Make holes in the earth with your fingers once you’ve mixed the dirt. You should not dig too far into the earth with your fingertips. Instead, it should be towards the soil’s centre, with adequate space for the roots to develop. Your cuttings will be planted in the holes in the soil. 

The holes in the soil will be suitable for your roots dusted with the Hormone for rooting. The Hormone for rooting will not rub off quickly in the soil if you give the roots enough space to grow.

Insert the cuttings into the pot. 

Place the clippings in the pot once it has been prepared. Lightly pat down the earth, making sure it reaches the cutting’s stems. Make sure that each clipping you plant in the soil is spaced apart. The cuttings should be spaced evenly apart to enable room for the roots of each plant to develop.

Cover the Slices

If you’re propagating the cuttings inside, cover them with a bag or the propagation box. Both of these ways will assist in maintaining the proper humidity level for the cuttings to thrive.

Place the cuttings in a secure location.

Finally, after placing your cuttings in the container, keep them dry and away from rain, wind, and other forms of precipitation. The cuttings are delicate until they develop roots and must be protected from extreme weather.

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Make sure you check on your cuttings every day once you’ve chosen a location for your plant. The soil should be wet, but not dry, for the plant to thrive. To maintain the plant healthy, spray the cuttings and even water them once in a while.

Wait

Finally, you must wait for your roots to establish themselves in the container and flourish. It will take three to six weeks to transplant it in the location you like.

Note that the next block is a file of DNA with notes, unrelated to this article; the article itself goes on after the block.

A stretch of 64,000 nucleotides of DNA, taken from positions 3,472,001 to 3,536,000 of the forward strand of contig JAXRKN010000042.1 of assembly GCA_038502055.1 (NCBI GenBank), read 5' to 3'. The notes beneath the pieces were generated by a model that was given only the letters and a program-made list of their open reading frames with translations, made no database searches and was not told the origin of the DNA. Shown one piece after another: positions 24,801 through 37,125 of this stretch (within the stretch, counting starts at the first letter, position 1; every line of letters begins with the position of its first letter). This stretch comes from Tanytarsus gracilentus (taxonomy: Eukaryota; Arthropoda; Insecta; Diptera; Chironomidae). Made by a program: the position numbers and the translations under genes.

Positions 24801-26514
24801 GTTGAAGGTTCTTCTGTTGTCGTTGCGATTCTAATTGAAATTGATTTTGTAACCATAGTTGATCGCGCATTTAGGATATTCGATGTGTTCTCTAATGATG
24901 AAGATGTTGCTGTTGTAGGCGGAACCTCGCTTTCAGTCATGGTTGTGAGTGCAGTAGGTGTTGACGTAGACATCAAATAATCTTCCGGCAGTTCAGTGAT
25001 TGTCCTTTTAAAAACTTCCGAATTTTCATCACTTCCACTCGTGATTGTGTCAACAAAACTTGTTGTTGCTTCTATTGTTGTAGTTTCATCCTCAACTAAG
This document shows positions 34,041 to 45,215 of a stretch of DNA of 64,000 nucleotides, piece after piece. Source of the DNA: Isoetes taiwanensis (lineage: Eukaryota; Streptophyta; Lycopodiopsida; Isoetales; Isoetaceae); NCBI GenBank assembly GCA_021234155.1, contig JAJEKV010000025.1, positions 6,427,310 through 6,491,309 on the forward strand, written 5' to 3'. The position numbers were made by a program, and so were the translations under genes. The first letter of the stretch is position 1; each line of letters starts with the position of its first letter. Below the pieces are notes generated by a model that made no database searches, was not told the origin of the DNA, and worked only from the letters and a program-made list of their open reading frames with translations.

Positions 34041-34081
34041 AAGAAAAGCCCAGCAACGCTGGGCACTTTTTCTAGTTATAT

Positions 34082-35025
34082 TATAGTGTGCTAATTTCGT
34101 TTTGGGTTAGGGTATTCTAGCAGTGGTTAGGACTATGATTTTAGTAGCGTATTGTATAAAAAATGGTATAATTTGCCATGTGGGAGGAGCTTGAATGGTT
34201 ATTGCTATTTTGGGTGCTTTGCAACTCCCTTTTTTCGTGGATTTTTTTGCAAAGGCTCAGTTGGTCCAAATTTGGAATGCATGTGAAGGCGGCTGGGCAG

Water-based propagation

You may propagate your cuttings in water if you don’t want to use a typical container and soil. Replanting them somewhere has a lower success rate, but it is a more basic procedure that might help you save room for the plant. A soil plant will be bigger and take up more space than a plant grown in water.

To put them in the water, you’ll need the following items:

  • Vase
  • Water that is lukewarm

Place the cuttings in the vase after filling it halfway to three-quarters full with lukewarm water. If the leaves come into contact with the water, they will decay. If you see decaying leaves in the vase, make sure the water is filtered and replaced. You’ll need lukewarm water and to keep the leaves out of the water, otherwise you’ll have to replenish it.

Because of the quantity of moisture in the environment, roots should begin to develop slowly. They will be able to transplant in soil pots after the roots have grown strong. Just make sure the water isn’t too hot.

Conclusion

Lavender is a lovely plant to have in your garden because of its beauty and, more importantly, its fragrance characteristics. You should be able to reproduce and develop plenty of lavender in your garden using the techniques outlined above.

Read our post on how to dry rosemary if you prefer different herbs.

 

Propagating lavender with honey is a fairly easy process. First, you will need to get your hands on some lavender. Then, you will need to mix it up with some honey in a jar. Next, put the lid on and let it sit for about three days. Then, take out the lavender and place it in a pot of soil or water that has been mixed with peat moss. You can also use a flower pot that has drainage holes in the bottom if you want to grow more plants from one plant. Reference: propagating lavender with honey.